Subterranean Termites Coptotermes acinaciformis
Several species of termite are found in Australia and they are difficult to distinguish from one another. Coptotermes acinaciformis is most likely to be confused with Coptotermes frenchi or Coptotermes lacteus. At a length of 5 to 6.5 mm (0.20 to 0.26 in), the soldiers of C. acinaciformis are slightly larger than the other two species. When viewed from above, the soldiers of C. frenchi and C. lacteus have pear-shaped heads while the heads of C. acinaciformis soldiers are more rectangular.
The life cycle starts with the emergence of winged reproductives from a temporary hole in an established nest. A nuptial flight takes place and after the pair have returned to the ground, they shed their wings and search for a suitable place to found their colony. This is usually a piece of rotting wood buried in moist soil or a patch of decay at the base of a tree. The first eggs laid develop into workers and it is only when these are mature enough to take over the care of the young that the queen can concentrate on egg-laying, the thing she will do for the rest of her life. It is usually three to five years before the colony is big enough to cause damage to nearby buildings and structures
Schedorhinotermes intermedius occurs coastally from southern Queensland through to New South Wales. They tend to nest in tree stumps and in the root crown area of living, dead and debilitated trees as well as in timber buried in the ground, under properties, under filled-in verandahs, and in the ground immediately under fireplaces.
This species is typified by two soldier castes: major soldiers with bulbous heads and 5 to 7.5mm and smaller minor soldiers 3 to 5.5mm with narrower heads and more slender mandibles. Both soldier types do not produce the white latex which Coptotermes acinaciformis does.
They are multi-site nesters whose nests may be difficult to locate as they are subterranean. Colonies including a queen, king, soldiers, workers and reproductives may consist of thousands of termites. The minor soldiers appear first in the developing colony, followed by the major soldiers once the nest is well established. Their abundance usually indicates a well-developed and strong colony with increasing potential for damaging timber. This species is second in economic pest status to Coptotermes spp. in most parts of Australia, with their attack taking place under the protection of extensive deposits of fragile “plastering” and excavations are fairly clean with characteristic plaster-like earthen workings separating the termites from the adjacent environment. It is very difficult to evaluate its damage to buildings without a very thorough survey of its activity.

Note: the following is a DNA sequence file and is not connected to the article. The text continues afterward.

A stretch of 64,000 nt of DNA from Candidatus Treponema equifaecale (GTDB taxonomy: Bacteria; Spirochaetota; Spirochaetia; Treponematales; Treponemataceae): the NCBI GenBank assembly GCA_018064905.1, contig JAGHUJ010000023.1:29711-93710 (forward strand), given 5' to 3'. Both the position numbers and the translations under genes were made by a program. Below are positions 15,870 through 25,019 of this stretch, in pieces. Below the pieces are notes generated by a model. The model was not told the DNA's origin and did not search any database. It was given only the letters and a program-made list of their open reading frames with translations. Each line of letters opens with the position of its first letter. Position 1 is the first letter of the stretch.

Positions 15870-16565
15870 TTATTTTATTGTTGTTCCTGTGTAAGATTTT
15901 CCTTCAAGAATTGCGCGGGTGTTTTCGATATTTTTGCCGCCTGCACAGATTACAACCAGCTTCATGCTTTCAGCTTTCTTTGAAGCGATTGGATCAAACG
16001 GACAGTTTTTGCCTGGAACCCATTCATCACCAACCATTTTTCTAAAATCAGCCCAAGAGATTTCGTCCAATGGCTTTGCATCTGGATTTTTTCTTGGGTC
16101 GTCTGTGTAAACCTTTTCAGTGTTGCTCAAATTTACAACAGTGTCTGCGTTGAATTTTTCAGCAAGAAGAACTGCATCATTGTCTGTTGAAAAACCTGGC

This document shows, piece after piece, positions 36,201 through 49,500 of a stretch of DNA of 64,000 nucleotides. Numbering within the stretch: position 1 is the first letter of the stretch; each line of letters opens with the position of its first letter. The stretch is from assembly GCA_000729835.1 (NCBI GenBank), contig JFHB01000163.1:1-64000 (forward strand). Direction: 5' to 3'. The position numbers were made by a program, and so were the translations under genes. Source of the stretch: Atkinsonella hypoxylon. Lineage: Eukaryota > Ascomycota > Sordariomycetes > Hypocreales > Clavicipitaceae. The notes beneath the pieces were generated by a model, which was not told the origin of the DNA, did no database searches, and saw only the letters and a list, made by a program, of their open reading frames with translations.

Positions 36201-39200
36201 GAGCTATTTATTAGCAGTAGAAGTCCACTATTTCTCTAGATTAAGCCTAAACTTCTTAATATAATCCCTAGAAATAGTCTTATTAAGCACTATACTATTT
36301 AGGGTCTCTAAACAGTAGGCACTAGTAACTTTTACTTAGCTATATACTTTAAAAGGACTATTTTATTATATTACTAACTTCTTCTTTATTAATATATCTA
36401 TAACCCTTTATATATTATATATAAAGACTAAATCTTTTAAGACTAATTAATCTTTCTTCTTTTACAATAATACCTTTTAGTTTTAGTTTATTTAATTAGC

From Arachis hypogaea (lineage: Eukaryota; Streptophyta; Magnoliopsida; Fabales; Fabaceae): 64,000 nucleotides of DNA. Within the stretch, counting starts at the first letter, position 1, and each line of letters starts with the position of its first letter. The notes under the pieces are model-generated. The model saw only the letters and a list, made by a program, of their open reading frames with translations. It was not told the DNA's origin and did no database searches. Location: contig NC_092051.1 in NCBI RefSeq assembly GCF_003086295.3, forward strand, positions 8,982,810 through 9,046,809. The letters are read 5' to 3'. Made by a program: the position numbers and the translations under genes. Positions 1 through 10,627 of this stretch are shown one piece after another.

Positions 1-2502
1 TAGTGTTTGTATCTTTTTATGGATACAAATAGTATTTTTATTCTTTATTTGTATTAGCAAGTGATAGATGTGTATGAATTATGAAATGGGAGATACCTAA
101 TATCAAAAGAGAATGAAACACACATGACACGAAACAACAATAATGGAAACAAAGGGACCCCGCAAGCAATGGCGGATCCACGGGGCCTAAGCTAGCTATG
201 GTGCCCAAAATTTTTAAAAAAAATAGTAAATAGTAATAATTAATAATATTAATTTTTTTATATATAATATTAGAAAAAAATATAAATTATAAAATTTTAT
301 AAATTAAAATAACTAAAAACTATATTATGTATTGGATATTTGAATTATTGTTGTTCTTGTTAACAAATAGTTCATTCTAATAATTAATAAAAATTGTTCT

Microcerotermes turneri occurs along the eastern coast of Australia from Townsville in northern Queensland to Port Macquarie on mid coast New South Wales. There are several species in this genus which occurs throughout Australia and in most instances the identification of the species is a specialist task. Each of the several species has its own particular area of occurrence with some overlap. The genus is represented by at least one species all over the Australian mainland except in the southeastern corner. Microcerotermes serratus occurs in Western Australia the Northern Territory, Queensland some western parts of New South Wales and into south Australia. Microcerotermes distinctus occurs manly in inland areas of New South Wales and Victoria.
This species is 3.15-7.75mm long. They have long rectangular heads and long fine mandibles that are finely serrated when viewed with a microscope.
Some species like Microcerotermes turneri and Microcerotermes serratus may build small mounds nest underground make arboreal nests and nest on top of posts. The outside layer of the nests is rather thin and easily penetrated or broken. The other species are entirely subterranean in nesting habits.
The several species of Microcerotermes damage wood in service but it is mostly weathered and decaying and in contact with the ground such as posts, poles and fences. Their nesting habits (mounds, arboreal nests) often betray their presence and facilitate their control.
Nasutitermes walkeri has the largest soldiers (5 to 7 mm) and is encountered in coastal bush land from Sydney to Cairns, where it constructs characteristic arboreal nests. Colonies appear in the root crowns of trees where there is decay or fire damage. When the colonies are well established and numbers large, they construct arboreal nests higher up the trees but maintain soil contact with galleries extending down the tree trunk. The outside casting of their nest is soft and friable, easily broken and penetrated. The arboreal part of the nest is often connected to another part of the colony in the root crown area or another subterranean part of the tree. The connection between the two sections is both internal and external. Shelter tubes are dark brown to black and often seen on the outside of the tree trunk. Nests are large and populous. Subterranean tunnels just below surface level radiate from the base of the tree to various food sources. Although damage may be done to fences, poles and wood in the ground, attack of buildings is associated with decaying wood and high moisture.
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